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Authors Ziegler TR, May AK, Hebbar G, Easley KA, Griffith DP, Dave N, Collier BR, Cotsonis GA, Hao L, Leong T, Manatunga AK, Rosenberg ES, Jones DP, Martin GS, Jensen GL, Sax HC, Kudsk KA, Galloway JR, Blumberg HM, Evans ME, Wischmeyer PE
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Journal Ann. Surg. Volume: 263 Issue: 4 Pages: 646-55
Publish Date 2016 Apr
PubMed ID 26501700
PMC ID 4877187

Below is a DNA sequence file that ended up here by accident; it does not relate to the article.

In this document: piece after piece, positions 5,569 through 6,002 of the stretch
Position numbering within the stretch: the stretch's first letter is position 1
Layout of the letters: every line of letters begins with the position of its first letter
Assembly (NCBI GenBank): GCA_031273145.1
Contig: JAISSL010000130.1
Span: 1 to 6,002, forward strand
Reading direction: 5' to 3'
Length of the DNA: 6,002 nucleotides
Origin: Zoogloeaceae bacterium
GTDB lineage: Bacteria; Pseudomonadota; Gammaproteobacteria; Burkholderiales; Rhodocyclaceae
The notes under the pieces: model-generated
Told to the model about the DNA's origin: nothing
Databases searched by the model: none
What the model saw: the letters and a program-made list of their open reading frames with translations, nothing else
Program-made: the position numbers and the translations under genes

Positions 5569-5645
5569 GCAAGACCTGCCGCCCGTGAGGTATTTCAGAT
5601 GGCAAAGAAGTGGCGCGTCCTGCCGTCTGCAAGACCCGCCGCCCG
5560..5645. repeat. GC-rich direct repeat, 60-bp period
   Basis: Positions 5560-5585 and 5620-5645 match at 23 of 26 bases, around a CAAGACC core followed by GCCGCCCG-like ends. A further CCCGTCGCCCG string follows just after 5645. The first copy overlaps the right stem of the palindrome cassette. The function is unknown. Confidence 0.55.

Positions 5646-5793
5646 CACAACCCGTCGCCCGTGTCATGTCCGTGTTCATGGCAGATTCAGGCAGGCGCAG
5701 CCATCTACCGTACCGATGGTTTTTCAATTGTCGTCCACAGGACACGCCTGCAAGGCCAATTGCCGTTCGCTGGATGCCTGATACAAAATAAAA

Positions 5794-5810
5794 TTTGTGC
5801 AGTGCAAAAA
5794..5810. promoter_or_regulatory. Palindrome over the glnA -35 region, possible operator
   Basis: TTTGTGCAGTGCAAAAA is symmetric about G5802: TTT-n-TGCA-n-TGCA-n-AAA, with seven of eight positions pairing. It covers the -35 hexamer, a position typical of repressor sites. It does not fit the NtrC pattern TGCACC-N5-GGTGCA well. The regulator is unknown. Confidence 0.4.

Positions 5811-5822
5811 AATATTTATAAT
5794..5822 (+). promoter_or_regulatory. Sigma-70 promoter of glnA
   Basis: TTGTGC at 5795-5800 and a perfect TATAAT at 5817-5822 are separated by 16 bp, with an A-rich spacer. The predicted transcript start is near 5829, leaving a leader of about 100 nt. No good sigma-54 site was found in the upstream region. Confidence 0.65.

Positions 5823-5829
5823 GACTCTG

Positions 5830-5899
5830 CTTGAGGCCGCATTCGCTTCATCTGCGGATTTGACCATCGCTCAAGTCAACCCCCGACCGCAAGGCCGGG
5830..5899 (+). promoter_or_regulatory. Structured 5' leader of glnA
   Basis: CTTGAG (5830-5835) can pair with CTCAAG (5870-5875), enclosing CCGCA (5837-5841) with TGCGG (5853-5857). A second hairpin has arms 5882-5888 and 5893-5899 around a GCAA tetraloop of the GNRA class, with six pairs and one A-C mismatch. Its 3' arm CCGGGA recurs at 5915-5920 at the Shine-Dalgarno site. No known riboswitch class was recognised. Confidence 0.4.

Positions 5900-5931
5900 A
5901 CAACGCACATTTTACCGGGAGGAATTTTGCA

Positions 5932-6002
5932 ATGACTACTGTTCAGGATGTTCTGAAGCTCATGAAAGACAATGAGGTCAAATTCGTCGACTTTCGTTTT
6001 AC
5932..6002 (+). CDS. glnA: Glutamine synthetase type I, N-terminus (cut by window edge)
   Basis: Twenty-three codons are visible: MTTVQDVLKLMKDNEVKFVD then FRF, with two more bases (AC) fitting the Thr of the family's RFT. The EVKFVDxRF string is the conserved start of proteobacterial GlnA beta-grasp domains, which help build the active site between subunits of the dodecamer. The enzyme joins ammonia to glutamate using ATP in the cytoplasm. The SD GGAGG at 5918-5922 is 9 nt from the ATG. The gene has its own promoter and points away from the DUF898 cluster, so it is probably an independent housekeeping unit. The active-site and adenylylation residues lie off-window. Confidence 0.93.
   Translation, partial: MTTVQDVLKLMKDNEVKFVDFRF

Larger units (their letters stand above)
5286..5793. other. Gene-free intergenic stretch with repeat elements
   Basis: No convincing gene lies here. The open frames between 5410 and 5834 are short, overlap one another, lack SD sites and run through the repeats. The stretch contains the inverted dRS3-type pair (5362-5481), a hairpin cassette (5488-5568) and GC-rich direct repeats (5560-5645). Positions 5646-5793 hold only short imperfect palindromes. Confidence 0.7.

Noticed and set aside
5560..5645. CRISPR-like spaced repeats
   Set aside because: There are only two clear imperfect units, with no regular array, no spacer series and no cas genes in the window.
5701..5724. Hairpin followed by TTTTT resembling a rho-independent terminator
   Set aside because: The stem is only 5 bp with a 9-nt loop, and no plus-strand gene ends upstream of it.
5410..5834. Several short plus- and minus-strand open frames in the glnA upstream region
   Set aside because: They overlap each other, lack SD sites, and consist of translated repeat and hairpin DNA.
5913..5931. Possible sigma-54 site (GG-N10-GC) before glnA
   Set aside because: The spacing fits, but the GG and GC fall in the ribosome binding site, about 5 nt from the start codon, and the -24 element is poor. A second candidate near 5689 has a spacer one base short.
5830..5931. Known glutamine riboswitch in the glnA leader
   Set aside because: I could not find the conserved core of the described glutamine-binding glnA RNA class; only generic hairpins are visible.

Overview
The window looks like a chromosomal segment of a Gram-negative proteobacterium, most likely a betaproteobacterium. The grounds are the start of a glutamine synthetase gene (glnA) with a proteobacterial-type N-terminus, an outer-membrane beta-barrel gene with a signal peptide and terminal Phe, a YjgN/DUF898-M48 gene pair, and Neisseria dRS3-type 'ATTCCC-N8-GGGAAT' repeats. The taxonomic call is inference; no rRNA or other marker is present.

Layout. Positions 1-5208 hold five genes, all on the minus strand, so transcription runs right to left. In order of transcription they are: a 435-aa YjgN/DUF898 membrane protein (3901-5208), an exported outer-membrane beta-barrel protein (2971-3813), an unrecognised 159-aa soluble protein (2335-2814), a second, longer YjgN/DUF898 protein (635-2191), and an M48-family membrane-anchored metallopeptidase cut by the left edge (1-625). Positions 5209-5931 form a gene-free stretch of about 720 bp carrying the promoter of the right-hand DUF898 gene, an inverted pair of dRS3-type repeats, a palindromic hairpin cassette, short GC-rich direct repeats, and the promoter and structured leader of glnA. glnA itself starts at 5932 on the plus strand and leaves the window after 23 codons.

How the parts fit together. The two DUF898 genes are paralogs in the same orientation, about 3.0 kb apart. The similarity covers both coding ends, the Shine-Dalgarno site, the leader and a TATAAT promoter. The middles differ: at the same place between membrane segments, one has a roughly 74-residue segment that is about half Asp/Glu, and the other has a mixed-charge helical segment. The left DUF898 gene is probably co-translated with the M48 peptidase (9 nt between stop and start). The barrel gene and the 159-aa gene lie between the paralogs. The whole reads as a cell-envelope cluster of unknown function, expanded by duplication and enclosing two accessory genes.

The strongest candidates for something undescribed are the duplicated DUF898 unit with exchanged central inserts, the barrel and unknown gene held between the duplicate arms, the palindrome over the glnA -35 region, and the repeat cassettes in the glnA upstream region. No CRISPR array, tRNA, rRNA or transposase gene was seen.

To determine whether glutamine (GLN)-supplemented parenteral nutrition (PN) improves clinical outcomes in surgical intensive care unit (SICU) patients.GLN requirements may increase with critical illness. GLN-supplemented PN may improve clinical outcomes in SICU patients.A parallel-group, multicenter, double-blind, randomized, controlled clinical trial in 150 adults after gastrointestinal, vascular, or cardiac surgery requiring PN and SICU care. Patients were without significant renal or hepatic failure or shock at entry. All received isonitrogenous, isocaloric PN [1.5 g/kg/d amino acids (AAs) and energy at 1.3× estimated basal energy expenditure]. Controls (n = 75) received standard GLN-free PN (STD-PN); the GLN group (n = 75) received PN containing alanyl-GLN dipeptide (0.5 g/kg/d), proportionally replacing AA in PN (GLN-PN). Enteral nutrition (EN) was advanced and PN weaned as indicated. Hospital mortality and infections were primary endpoints.Baseline characteristics, days on study PN and daily macronutrient intakes via PN and EN, were similar between groups. There were 11 hospital deaths (14.7%) in the GLN-PN group and 13 deaths in the STD-PN group (17.3%; difference, -2.6%; 95% confidence interval, -14.6% to 9.3%; P = 0.66). The 6-month cumulative mortality was 31.4% in the GLN-PN group and 29.7% in the STD-PN group (P = 0.88). Incident bloodstream infection rate was 9.6 and 8.4 per 1000 hospital days in the GLN-PN and STD-PN groups, respectively (P = 0.73). Other clinical outcomes and adverse events were similar.PN supplemented with GLN dipeptide was safe, but did not alter clinical outcomes among SICU patients.

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